I’m not just talking monetary value here, it can be in others forms such as time, effort, attention, positive feedback. Random acts of kindness towards your partner, giving little gifts, plenty of affection, being considerate, putting your needs first (in bed LOL 😜) — it’s this kind of generosity that can help nurture a relationship and keep the flame going.

9. YOU WANT SIMILAR THINGS IN LIFE

Shared goals, values, ideals, life directions, common interests — all of these are going to make the relationship easier for the long term without much discussion or conflict. Thus, it’s crucial to pay attention to see if you’re both aligned and share a similar vision of success. This is a conversation that should be addressed early on, and although that may sound pretty intense, it’s necessary because… well why would you want to water a dead plant?

10. YOU FEEL CHALLENGED (IN A GOOD WAY)

Compatibility in a relationship isn’t just about having great time with someone. Being with a mirror version of yourself won’t expose you to new things, or teach you much about life. Two people who have identical views, personalities, or backgrounds might seem reassuring but realistically it’ll lead you down a path to stagnation. Personally, I think it’s important to be with someone whose strengths offset your weaknesses, and vice versa. It’s better to be with someone who is accomplished in areas you struggle in. Appreciating each others differences as well as the traits that overlap with your own will make you realise that no one is perfect, and that we’re only humans who are constantly evolving 😊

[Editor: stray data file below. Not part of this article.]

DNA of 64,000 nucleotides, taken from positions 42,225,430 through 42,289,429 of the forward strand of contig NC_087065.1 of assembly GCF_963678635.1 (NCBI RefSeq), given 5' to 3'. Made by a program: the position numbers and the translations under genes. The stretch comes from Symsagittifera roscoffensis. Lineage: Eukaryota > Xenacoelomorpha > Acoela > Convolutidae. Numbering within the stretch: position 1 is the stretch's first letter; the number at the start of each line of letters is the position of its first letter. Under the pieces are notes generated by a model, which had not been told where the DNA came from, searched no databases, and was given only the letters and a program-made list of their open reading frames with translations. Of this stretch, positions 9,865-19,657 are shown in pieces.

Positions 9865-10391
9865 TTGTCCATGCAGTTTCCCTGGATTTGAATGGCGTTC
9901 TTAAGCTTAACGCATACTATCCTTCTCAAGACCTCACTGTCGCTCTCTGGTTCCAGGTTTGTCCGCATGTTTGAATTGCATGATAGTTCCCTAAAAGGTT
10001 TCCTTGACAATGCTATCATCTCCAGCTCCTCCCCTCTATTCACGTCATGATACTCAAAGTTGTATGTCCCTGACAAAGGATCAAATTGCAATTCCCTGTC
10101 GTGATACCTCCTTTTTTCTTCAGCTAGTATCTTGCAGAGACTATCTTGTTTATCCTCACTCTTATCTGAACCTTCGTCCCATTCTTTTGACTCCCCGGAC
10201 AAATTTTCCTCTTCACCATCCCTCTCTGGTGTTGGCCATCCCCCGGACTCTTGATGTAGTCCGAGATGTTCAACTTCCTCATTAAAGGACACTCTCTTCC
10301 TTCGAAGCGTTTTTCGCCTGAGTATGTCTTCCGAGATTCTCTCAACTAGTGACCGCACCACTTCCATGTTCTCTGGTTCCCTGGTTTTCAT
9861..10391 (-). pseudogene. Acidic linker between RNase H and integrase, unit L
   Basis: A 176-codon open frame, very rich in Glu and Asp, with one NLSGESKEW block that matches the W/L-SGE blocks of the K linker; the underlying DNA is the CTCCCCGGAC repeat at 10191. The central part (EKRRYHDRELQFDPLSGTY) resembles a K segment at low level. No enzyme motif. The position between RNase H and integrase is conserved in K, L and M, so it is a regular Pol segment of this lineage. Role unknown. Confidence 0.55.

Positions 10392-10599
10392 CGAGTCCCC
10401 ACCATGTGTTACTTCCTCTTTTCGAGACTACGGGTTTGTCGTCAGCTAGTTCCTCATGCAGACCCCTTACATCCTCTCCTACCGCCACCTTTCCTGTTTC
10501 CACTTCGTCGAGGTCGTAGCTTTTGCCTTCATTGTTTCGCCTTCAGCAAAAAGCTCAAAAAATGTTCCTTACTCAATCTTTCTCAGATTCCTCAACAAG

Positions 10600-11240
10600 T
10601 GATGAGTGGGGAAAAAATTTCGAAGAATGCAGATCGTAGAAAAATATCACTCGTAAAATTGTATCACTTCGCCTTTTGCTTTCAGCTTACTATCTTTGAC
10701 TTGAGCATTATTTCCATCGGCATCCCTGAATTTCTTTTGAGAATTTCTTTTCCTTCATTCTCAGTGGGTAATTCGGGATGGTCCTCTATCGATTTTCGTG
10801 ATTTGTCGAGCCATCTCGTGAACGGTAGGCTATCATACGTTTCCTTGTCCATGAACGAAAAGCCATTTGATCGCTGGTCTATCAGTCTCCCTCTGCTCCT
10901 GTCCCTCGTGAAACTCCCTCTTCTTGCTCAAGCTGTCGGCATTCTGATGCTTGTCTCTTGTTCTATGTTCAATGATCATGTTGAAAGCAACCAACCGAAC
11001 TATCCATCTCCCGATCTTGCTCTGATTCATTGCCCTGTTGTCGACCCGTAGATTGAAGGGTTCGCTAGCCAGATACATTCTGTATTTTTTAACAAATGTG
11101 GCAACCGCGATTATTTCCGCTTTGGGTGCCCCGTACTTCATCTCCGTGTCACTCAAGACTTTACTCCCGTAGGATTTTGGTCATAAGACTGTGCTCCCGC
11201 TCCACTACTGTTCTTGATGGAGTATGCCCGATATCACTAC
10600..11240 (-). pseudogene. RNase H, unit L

11. CROSSING THE “COMPROMISE BRIDGE” TOGETHER

When you’re invested in a relationship and confident about your future together, the element of sacrifice/compromise will come into play. At some point, you and your partner will have a different approach or opinion which means together, you’ll need to agree on a solution that is mutually beneficial. Combining your perspectives and moulding a life together is a great sign for a thriving relationship between two individuals. That’s not to say you should give up your own identity and values for the sake of the relationship, but rather find the right balance and reach a place of understanding.

12. THEY KNOW HOW TO APOLOGISE